# Can the uniqueness of the solution be proved?

Let

$$t = \frac{3^4 + 2^k(3^3 + 2^l(3^2 + 2^m(3^1 + 2^n)))}{2^{p + n + m + l + k} - 3^5}$$

where k, l, m, n, p can only be natural numbers >=1.
The unknown t has also to be a natural number >= 1.

While this has the trivial solution t = 1 for k = l = m = n = p = 2, I am wondering if there is any way to prove the uniqueness of this solution.
Looking at all these prime numbers at different powers, I could try to relate this to a vector space base which should imply that the numerator and the denominator are linearly independent, but since I am no expert in this, I need your help at least to know what direction to follow.

Thank you,
Catalin

• Is $3^0$ intended ? – Yves Daoust Dec 13 '19 at 10:00
• Hi Yves, it is a typo. It should be a 1 to match the pattern. I fixed that. Thanks for the comment. – Catalin Neacsu Dec 14 '19 at 16:13
• Looking at it again, I could relate this to an extension of Fermat's theorem too. A crazy idea though. Note that power "p" appears only in the lower term. – Catalin Neacsu Dec 14 '19 at 16:17
• Hmm, isn't it just the question, what the numbers $t$ are that are members of an "$5$-odd-step" cycle in the Collatz problem? It can with really elementary means be proved, that such a cycle except for $t=1$ cannot exist in the positive integers. It needs only a little productformula and an enumeration of candidates in small numbers, say $t<100$ or so. (I added also the tag collatz-problem to the tag-list) – Gottfried Helms Dec 15 '19 at 23:38

Because I know your equation from the consideration of cycles in the Collatz-problem (*) I'll put it into my own framework of formulae and extract an answer from that.
Let us write one "odd step" of the Collatz-transformation from positive odd $$a$$ to positive odd $$b$$ by $$b = {3a + 1\over 2^A} \qquad \text{ where A is that b is odd} \tag 1$$ Then take this to $$5$$ transformations writing $$b = {3a + 1\over 2^A} \qquad c = {3b + 1\over 2^B} \qquad d = {3c + 1\over 2^C} \qquad e = {3d + 1\over 2^D} \qquad f = {3 e+ 1\over 2^E} \qquad \tag 2$$ Then we could as well write the form which notes only the exponents to make this all shorter $$f=C(a;A,B,C,D,E) \tag 3$$ and use the parameters of the transformation $$N=$$number-of-exponents$$=$$number-of-odd-steps and $$S=$$sum-of-exponents$$=$$number-of-oven-steps .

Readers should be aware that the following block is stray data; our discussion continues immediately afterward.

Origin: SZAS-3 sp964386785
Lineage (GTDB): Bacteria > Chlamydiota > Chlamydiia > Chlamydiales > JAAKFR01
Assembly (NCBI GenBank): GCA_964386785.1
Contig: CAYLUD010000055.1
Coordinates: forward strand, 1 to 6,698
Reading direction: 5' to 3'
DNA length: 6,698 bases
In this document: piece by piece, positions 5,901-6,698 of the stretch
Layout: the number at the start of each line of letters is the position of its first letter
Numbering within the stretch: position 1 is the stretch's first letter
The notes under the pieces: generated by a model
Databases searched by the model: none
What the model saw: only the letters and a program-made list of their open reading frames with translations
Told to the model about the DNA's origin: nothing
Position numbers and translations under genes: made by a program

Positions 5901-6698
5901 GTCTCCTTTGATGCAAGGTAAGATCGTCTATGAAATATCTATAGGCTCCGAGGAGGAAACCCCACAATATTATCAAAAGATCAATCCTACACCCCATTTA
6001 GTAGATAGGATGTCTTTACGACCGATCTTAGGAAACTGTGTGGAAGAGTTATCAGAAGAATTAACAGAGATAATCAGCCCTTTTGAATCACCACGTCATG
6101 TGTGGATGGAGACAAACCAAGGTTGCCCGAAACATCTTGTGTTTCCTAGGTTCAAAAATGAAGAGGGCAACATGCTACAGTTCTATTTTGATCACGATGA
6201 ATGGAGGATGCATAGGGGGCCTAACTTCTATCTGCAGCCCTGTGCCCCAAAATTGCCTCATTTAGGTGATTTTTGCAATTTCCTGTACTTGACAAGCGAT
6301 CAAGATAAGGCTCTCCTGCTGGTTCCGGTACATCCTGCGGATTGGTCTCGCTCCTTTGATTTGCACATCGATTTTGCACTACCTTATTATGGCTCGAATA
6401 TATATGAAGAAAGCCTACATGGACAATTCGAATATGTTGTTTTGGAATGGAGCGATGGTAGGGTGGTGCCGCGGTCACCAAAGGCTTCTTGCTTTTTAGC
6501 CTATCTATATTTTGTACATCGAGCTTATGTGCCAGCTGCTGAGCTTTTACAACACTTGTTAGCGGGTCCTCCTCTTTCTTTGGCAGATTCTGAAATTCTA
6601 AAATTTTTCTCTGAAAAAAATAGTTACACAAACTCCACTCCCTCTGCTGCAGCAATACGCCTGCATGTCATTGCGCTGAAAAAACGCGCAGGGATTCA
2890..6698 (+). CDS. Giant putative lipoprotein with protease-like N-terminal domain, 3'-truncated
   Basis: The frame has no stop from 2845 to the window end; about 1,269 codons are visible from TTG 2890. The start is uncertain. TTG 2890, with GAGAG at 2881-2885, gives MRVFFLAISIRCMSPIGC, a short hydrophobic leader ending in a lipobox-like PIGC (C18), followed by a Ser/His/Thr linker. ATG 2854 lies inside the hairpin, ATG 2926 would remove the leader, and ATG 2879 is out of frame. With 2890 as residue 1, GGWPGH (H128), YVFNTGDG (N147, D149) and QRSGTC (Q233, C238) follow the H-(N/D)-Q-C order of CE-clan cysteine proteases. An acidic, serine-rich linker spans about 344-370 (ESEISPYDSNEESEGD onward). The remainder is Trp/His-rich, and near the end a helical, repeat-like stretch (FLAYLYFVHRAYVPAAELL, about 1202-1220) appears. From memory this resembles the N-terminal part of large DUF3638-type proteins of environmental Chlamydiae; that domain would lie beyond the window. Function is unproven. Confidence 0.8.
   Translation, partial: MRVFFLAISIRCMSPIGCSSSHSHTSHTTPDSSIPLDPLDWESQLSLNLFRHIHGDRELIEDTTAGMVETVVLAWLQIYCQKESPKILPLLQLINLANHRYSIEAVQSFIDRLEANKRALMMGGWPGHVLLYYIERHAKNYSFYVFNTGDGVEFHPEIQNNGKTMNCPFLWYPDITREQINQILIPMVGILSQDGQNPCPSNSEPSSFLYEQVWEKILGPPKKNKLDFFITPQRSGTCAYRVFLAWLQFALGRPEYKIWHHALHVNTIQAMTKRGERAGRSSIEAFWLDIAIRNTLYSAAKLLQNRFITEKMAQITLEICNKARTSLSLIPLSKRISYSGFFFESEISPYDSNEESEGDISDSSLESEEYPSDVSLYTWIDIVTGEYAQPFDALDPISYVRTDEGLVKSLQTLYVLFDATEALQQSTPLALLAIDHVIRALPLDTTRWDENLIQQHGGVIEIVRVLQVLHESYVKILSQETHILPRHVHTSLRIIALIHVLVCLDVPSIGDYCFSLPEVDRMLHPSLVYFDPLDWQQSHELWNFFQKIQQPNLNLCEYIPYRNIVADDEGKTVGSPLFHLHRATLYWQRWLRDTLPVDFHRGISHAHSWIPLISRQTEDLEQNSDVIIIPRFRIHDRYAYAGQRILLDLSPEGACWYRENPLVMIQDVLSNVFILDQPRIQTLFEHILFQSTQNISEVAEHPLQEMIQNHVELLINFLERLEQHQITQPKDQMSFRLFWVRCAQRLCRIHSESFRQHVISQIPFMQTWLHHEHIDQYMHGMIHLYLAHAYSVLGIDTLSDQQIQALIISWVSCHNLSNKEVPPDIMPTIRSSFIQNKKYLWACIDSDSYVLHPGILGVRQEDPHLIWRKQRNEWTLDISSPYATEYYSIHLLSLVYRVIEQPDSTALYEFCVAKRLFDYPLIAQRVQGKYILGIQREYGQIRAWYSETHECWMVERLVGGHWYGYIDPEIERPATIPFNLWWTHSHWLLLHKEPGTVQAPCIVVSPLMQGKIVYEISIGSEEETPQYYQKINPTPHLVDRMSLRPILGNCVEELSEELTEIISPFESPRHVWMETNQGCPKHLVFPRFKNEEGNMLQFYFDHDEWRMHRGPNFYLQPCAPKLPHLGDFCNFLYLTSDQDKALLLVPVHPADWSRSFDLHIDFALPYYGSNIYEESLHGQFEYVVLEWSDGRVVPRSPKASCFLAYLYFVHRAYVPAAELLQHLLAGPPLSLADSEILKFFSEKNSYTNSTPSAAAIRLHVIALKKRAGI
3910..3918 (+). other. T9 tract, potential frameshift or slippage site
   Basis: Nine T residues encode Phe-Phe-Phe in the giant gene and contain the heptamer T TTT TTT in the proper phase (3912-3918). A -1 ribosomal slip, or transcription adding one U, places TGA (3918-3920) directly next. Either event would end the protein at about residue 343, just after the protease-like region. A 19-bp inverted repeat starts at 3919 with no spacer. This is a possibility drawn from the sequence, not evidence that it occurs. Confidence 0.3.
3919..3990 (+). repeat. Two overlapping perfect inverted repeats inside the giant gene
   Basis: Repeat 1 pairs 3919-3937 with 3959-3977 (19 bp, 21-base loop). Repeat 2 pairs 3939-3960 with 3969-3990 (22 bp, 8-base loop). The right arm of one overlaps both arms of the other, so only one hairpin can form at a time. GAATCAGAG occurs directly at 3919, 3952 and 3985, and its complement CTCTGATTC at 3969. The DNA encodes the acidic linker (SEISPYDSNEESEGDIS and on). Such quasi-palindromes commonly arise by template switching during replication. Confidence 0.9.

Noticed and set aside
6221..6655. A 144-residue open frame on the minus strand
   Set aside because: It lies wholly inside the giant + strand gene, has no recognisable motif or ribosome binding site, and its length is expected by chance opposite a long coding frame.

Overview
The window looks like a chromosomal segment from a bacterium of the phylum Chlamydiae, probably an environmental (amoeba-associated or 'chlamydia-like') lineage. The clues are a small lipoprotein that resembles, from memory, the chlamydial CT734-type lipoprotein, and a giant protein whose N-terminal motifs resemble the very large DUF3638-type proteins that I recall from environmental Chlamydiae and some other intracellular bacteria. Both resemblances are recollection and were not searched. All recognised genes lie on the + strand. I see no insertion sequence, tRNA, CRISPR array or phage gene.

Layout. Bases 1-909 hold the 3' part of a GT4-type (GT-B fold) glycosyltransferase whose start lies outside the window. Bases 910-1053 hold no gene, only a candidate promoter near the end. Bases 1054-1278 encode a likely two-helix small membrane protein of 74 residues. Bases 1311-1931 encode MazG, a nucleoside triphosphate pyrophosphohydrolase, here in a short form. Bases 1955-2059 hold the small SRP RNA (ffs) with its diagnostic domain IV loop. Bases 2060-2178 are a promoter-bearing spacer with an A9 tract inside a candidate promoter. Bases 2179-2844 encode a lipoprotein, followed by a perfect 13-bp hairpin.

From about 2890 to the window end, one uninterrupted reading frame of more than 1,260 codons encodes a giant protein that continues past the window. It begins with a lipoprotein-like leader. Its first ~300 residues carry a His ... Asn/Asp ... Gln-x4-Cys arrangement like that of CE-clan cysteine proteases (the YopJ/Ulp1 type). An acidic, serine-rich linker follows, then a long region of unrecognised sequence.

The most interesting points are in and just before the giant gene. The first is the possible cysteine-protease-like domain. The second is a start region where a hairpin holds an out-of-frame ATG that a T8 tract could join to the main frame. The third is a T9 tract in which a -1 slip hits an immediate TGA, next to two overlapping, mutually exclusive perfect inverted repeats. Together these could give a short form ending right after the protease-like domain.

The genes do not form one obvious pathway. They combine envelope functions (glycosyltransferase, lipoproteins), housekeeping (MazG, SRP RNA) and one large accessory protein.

With this my exponents $$(A,B,C,D,E)$$ agree to your numbers $$(k,l,m,n,p)$$ and $$N$$ is your exponent $$5$$ at the $$3$$ in the denominator. My $$S$$ is your sum in the exponent at the $$2$$ in the denominator.

We can write the trivial product $$b \cdot c \cdot d \cdot e \cdot f =\left(3a+1 \over 2^A\right) \left(3b+1 \over 2^B\right)\left(3c+1 \over 2^C\right)\left(3d+1 \over 2^D\right)\left(3e+1 \over 2^E\right) \tag 4$$ and because we assume it's a cycle $$a=f$$ and we can rewrite and reorganize to the following "critical formula for cycles": $$a \cdot b \cdot c \cdot d \cdot e =\left(3a+1 \over 2^A\right) \left(3b+1 \over 2^B\right)\left(3c+1 \over 2^C\right)\left(3d+1 \over 2^D\right)\left(3e+1 \over 2^E\right) \tag 5$$ and then $$2^S = \left(3+\frac1a\right)\left(3+\frac1b\right)\left(3+\frac1c\right)\left(3+\frac1d\right)\left(3+\frac1e \right) \tag 6$$ Because all numbers $$1 \le a,b,c...,e \lt \infty$$ each parenthese on the rhs lies between $$3 \lt \left(3+\frac1a\right) \le 4$$ thus $$3^N \lt \text{rhs} \le 4^N$$ and thus the we must also have $$3^N \lt \text{lhs}=2^S \le 2^{2N}$$ and thus $$3^5=243 \lt 2^S \le 1024 =2^{10}$$ which implies $$8 \le S \le 10$$

The key idea of the following is:

• Let us assume that $$a$$ is the smallest element, then it must be smaller than some average number $$\alpha = \text{mean}(a,b,c,d,e) = (a+b+c+d+e)/5$$

Now solving your problem by enumeration begins.

• We test $$S=8$$
So $$2^S = 256$$ the next larger perfect power of $$2$$ larger than $$3^N$$.
Let us determine a solution where all numbers are equal and likely noninteger (but not $$1$$ because this is the trivial cycle with $$S=2N=10$$) $$2^8 = \left(3+\frac1 \alpha \right)^5 \\ \alpha= { 1\over 2^{8/5} -3 } \approx 31.8 \tag 7$$ Thus $$a \le \left\lfloor \alpha \right\rfloor =31$$ and we need test manually all of the candidates for $$a$$. That means $$a \in \{5,7,11,13,17,19,23,25,29,31 \}$$ . (Note, that $$3 \not \mid a$$ because no number divisible by $$3$$ can be result of an odd-step-transformation, and note that we moreover could exclude more numbers automatically from the candidate-set)
Actually testing all that possible candidates for $$a$$ shows that
there is no nontrivial cycle with $$N=5$$ and $$S=8$$ .

• We test $$S=9$$
Using $$S=9$$ and $$\text{lhs}=512$$ gives an $$\alpha=2.07$$ which means that $$a=1$$ is required in that case, but we excluded that case because we do not want the trivial cycle.

• We need not test $$S=10$$
We need not test $$S=10$$ because that means only the "trivial cycle" $$a=b=c=d=e=1$$ and $$A=B=C=D=E=2$$

Putting that all together this proves that

Theorem 1 there is no other solution besides the trivial one for the $$5$$-odd-step-cycles and thus no nontrivial solution to your formula in the question.

You see this is a fairly general ansatz which can disprove many $$N$$-odd-step cycles manually by few enumerations, and thus your formula in the question can be evaluated in much more generalized fashion.

Additional remark: Of course we did not need to test this actually, because it is already known that all numbers $$a \lt 10^{20}$$ (or so) converge to $$1$$ and thus cannot be member of a nontrivial cycle. But I assume you wanted a proof which you can check manually